Brussels starts action against Spain and Portugal for excessive deficits

8 Jul 16

The European Commission has triggered sanctions procedures against Spain and Portugal after ruling the two nations failed to do enough to bring their budget deficits within European Union limits.

European finance ministers will now have to decide whether to uphold the commission’s decision. If they do, the commission has 20 days to propose sanctions which include fines of up to 0.2% of GDP and a temporary suspension of some EU funding.

Valdis Dombrovskis, vice president of the commission responsible for euro and social dialogue, said: “Lately, the two countries have veered off track in the correction of their excessive deficits and have not met their budgetary targets.

“Reducing the high deficit and debt levels is a pre-condition for sustainable economic growth in both countries.”

The unprecedented step taken by the commission to enforce EU budget rules is designed to safeguard sound public finances and growth in the eurozone and avert another crisis in the bloc’s economy.

Following the UK’s vote to leave the EU, the commission has had to weigh up calls to demonstrate the union can deliver economic success amid weak growth or to garner support for the project and unity among the EU’s 28 member states.

In May, the commission delayed its decision on the two nation’s deficit situations until after the UK’s EU referendum and the Spanish general elections.

A month earlier, the European Court of Auditors had criticised the commission for being too lax in enforcing EU deficit rules.

Portugal missed the deadline to correct its deficit in 2015 and the commission disputed whether its budget for this year was in line with its budgetary obligations.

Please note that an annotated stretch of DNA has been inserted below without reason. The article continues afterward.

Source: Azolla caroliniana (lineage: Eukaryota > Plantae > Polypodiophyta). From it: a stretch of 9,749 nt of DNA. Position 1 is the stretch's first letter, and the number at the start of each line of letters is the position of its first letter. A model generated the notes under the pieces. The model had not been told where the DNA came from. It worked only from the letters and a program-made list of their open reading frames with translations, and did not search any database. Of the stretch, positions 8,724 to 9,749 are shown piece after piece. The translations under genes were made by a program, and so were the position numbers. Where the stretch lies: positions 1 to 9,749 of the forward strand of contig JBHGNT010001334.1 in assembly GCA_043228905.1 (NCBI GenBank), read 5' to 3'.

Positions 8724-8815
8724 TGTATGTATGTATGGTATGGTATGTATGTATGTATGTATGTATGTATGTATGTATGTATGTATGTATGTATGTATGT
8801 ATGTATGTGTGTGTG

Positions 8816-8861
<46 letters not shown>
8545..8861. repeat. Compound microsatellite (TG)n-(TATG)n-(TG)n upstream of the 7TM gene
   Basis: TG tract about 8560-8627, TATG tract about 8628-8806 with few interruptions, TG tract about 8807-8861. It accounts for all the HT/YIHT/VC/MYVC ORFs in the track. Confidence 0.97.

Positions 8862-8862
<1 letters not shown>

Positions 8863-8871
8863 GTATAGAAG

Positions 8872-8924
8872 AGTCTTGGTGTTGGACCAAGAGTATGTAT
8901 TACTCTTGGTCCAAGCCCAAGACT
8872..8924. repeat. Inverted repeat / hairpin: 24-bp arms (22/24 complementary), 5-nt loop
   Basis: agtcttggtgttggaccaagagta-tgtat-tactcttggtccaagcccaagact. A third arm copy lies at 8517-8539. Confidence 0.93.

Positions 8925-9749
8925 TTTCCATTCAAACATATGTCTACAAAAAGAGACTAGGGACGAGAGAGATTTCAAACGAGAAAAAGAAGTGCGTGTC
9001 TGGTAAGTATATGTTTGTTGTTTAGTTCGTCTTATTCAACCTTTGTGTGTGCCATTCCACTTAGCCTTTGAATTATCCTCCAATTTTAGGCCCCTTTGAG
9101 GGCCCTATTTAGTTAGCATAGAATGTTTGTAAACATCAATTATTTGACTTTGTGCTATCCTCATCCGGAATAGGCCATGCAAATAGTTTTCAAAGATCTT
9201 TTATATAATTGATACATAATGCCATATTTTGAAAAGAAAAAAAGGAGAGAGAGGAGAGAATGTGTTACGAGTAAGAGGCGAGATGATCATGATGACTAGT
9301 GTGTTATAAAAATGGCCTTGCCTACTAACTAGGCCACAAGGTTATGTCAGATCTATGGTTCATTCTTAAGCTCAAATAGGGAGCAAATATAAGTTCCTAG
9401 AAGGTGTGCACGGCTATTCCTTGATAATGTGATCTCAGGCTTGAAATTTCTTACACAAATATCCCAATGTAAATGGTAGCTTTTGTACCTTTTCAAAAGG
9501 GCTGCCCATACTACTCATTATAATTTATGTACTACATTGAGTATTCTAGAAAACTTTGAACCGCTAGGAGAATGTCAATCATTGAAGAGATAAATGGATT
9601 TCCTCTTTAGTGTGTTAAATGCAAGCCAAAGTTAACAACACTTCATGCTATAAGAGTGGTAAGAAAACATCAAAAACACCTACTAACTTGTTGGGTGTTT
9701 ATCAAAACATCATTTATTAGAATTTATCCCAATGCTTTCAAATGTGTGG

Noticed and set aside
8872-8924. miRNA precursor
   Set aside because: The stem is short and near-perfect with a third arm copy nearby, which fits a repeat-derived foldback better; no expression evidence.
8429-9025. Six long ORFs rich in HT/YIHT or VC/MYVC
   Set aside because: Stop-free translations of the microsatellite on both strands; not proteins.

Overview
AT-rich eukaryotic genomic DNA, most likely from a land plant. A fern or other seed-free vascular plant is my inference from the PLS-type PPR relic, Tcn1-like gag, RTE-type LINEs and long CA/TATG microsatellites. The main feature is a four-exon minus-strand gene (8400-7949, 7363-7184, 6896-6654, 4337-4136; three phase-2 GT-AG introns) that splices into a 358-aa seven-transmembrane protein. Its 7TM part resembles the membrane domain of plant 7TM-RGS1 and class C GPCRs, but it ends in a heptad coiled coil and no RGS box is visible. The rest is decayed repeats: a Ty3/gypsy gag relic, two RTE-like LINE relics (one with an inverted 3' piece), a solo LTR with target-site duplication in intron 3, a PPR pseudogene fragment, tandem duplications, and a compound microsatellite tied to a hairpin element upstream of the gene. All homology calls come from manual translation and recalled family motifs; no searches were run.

Spain has missed its deficit reduction target every year, and is on track to miss its 2016 deadline for correction. Its deadline had already been extended three times.

The commission has now concluded neither state did enough to meet their deficit-reduction targets. Jeroen Dijsselbloem, the Dutch finance minister and president of the Eurogroup made up of his counterparts, said earlier this week that all the flexibility allowed for in the EU’s rules had been “used up”.

“When I look at the numbers I really have to conclude that Spain and Portugal did too little,” he said.

He and the rest of the Eurogroup will now discuss whether to endorse the commission’s decision that Portugal and Spain did not take effective action and allow it to take the sanctions procedure further in a meeting scheduled for July 12.

The commission is legally required to present a proposal for fines and suspension of some EU funds if the Eurogroup endorses its decision, however it could recommend that the council reduce the fine or cancel it altogether.

Spain’s economy minister Luis de Guindos has stressed his country should not be fined as it attempts to put its economy back on track after the financial crisis. He highlighted that the country has worked hard towards recovery. 

Portuguese prime minister António Costa has also said his country does not deserve sanctions and suggested Portugal is being punished for its anti-austerity government.

While austerity hawks support the sanctions, others are uncertain whether the controversial fines would be a good idea at a time when anti-EU sentiment is on the rise across the continent.

Other countries, including France and Italy, have also in the past been warned about missing deficit and debt targets but have never been sanctioned.

Portugal finished 2015 with a deficit of 4.4% of GDP, meaning it had failed to bring its deficit down to the EU’s agreed ‘safe’ threshold of 3%. It had been subject to the EU’s corrective mechanism since 2009.

Spain’s deficit reached 5.1% of its GDP last year, also well above its 2015 deficit target of 4.2%. 

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